The Titans have gotten to this point by not looking too far ahead, but their surprising success this year makes it a solid bet that Fisher earns the league's coach of the year award at season's end.

Coach of the Year

1. Jeff Fisher, Titans (Last week's ranking: 1)

2. Tom Coughlin, Giants (2): The defending champions are whipping their opponents, proving last season's title was not a fluke.

3. John Harbaugh, Ravens (NR): The rookie head coach has built the team around a dominant defense and a strong running game. Sounds a lot like the 2000 Ravens, who bullied their way to a Super Bowl title.

4. Mike Smith, Falcons (NR): No one could've predicted that Smith would lead the franchise out of the doldrums in his first season. With five wins in the Falcons' first eight games, Smith has already surpassed last season's win total (four) and positioned the team for a run at a postseason berth.

5. Ken Whisenhunt, Cardinals (NR): The Cards head coach has made all the right moves during the first half. Kurt Warner has excelled as the team's starting quarterback, and Whisenhunt's decision to insert rookie Tim Hightower into the starting lineup has juiced the running game. With a three-game lead within the division at the halfway mark, the Cards look like a solid bet to be in the playoffs for the first time since 1998.

MVP

1. Clinton Portis, RB, Redskins (2): Although he had a tough time finding running room against the Steelers' top-ranked defense, Portis showed he may be the most complete back in the game by totaling 124 yards from scrimmage.

2. Kurt Warner, QB, Cardinals (4): The former league MVP continues to defy odds by posting one of the best seasons in his career at 37. Warner surpassed the 300-yard mark for the fourth time last weekend and has the Cards in a position to win their first division title in 33 years.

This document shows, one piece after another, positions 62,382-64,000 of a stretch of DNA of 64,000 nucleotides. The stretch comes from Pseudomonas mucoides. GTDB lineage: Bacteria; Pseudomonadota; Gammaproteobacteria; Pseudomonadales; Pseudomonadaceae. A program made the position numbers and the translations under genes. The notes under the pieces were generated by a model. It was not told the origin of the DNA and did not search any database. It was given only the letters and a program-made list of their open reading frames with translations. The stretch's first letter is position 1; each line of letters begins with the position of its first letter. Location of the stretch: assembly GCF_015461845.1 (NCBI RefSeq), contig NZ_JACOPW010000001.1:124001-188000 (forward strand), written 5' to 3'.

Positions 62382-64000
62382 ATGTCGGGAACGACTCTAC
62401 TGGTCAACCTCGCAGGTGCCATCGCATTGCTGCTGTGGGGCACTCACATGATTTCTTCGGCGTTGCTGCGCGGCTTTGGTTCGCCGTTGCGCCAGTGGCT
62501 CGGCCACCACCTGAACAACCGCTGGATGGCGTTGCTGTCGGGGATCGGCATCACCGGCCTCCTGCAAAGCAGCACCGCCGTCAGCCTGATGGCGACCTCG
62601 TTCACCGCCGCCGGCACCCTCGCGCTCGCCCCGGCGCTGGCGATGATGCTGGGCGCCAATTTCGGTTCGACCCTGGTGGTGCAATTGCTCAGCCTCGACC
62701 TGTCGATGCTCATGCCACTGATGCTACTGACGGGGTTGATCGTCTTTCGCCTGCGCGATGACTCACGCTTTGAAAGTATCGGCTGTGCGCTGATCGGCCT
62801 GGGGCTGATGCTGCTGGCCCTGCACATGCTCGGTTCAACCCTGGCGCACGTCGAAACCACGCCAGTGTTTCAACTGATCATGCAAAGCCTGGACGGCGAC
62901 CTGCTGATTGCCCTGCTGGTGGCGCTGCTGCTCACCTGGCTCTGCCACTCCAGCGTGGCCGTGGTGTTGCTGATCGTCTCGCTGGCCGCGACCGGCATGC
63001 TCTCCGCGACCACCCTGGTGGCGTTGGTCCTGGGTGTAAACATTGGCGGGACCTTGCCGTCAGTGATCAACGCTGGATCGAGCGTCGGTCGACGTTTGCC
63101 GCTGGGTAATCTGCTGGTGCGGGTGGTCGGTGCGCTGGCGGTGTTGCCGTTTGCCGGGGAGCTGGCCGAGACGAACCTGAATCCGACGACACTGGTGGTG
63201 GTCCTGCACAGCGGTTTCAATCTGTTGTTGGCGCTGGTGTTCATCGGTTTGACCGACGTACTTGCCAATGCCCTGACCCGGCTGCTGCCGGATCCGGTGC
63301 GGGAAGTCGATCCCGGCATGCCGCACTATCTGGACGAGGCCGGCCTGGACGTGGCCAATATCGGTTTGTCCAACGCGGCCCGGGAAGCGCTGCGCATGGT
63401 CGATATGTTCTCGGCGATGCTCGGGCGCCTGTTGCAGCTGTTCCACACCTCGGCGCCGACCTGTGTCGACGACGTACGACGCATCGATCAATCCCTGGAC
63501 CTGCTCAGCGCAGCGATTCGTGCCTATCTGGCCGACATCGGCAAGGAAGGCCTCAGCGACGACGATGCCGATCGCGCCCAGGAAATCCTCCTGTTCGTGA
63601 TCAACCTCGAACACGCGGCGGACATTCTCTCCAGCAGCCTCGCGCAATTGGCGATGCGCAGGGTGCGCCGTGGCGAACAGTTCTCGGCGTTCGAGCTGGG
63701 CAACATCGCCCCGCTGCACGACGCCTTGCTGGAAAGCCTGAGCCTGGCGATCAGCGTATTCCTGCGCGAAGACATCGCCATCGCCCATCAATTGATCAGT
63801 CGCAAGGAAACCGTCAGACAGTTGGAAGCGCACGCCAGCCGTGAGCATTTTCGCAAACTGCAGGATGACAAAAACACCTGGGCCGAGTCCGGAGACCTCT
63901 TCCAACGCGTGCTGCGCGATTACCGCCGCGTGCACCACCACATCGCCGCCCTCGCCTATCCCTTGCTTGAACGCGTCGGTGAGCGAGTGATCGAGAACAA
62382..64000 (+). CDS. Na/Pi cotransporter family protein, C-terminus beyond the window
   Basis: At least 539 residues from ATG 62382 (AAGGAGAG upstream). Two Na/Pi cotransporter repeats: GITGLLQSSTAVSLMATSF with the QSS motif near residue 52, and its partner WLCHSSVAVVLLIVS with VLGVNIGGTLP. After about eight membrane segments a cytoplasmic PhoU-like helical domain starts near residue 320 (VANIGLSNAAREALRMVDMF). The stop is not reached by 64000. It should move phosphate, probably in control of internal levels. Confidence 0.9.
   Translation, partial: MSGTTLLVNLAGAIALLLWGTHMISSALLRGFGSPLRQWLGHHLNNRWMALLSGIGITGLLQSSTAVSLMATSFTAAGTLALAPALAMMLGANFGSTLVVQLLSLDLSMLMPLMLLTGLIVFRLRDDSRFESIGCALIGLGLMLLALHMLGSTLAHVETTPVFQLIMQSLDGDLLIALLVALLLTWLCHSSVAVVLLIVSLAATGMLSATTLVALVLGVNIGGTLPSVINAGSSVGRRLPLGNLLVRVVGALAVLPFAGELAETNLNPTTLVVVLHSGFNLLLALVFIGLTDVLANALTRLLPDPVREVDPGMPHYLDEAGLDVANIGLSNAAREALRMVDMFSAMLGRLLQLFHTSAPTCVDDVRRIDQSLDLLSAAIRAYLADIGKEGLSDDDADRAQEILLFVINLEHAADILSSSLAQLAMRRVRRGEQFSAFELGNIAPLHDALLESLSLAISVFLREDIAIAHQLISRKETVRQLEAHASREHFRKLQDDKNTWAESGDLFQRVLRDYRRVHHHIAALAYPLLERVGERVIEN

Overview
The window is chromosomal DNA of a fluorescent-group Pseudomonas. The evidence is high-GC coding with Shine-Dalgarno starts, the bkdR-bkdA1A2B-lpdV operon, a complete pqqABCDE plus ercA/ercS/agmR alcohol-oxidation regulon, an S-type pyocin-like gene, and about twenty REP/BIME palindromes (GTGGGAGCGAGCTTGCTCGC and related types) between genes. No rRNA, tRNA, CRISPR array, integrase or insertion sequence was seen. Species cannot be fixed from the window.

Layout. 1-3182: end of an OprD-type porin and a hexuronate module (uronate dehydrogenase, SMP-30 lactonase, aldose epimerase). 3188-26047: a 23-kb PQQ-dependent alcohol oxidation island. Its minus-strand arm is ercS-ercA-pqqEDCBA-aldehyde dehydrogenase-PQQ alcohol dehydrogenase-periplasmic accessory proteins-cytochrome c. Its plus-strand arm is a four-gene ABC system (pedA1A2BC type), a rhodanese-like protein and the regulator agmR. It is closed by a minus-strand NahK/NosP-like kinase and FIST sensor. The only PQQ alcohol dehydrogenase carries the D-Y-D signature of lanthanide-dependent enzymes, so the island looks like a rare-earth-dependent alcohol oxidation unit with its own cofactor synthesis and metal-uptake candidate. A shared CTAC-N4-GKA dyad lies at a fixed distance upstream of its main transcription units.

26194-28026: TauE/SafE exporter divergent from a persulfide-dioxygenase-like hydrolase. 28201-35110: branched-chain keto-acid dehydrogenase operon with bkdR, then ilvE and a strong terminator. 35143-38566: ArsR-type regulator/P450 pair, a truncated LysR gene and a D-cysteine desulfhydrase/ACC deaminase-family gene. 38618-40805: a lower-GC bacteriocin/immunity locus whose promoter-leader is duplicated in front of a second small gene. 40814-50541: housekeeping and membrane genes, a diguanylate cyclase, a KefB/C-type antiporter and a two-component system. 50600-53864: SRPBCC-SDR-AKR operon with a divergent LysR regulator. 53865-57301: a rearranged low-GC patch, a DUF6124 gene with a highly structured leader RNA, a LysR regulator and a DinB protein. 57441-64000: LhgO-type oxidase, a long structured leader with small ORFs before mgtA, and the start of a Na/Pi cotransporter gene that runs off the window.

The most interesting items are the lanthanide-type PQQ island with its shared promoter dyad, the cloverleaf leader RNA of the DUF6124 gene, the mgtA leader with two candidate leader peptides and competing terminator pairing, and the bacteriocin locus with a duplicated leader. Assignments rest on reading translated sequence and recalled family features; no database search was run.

3. Eli Manning, QB, Giants (3): The Super Bowl MVP hasn't been spectacular, but has been extremely efficient in leading the team to the NFC's best record. Manning's growth as a passer has made him the perfect complement to the Giants' smash-mouth ground attack.

4. Drew Brees, QB, Saints (NR): The two-time Pro Bowl quarterback has been astonishing this season. Brees has passed for over 300 yards in six games and is on pace to surpass Dan Marino's single-season passing mark of 5,084 yards.

5. Albert Haynesworth, DT, Titans (NR): The raw numbers (29 tackles, six sacks) don't fully reflect his impact on the team's success. Haynesworth not only gobbles up blockers in the running game, but also frees up his line mates to rush unobstructed to the quarterback. With the Titans' defense keying their unbeaten start, it time to recognize Haynesworth as one of the league's best players.

Offensive Player of the Year

1. Drew Brees, QB, Saints (1)

2. Clinton Portis, RB, Redskins (2)

3. Kurt Warner, QB, Cardinals (3)

4. Philip Rivers, QB, Chargers (4): The Chargers' star leads the league in passing touchdowns (19) and has emerged as one of the top passers in the game. With the team struggling at the midway point, it will be imperative for Rivers to continue his sizzling play for San Diego to have any chance of winning its third consecutive AFC West title.

5. Adrian Peterson, RB, Vikings (NR): The former Offensive Rookie of the Year has topped the century mark in three consecutive games. His resurgence has sparked the Vikings' return to playoff contention and catapulted Peterson up the charts as the league's second-best rushing leader.

1 2
  • PRINT PRINT
  • EMAIL EMAIL
  • RSS RSS
  • BOOKMARK SHARE
ADVERTISEMENT
SI.com
Hot Topics: Sammy Watkins NFL Draft Rick Adelman NFL Questions Aaron Hernandez Donald Trump
TM & © 2013 Time Inc. A Time Warner Company. All Rights Reserved. Terms under which this service is provided to you. Read our privacy guidelines and ad choices.
SI CoverRead All ArticlesBuy Cover Reprint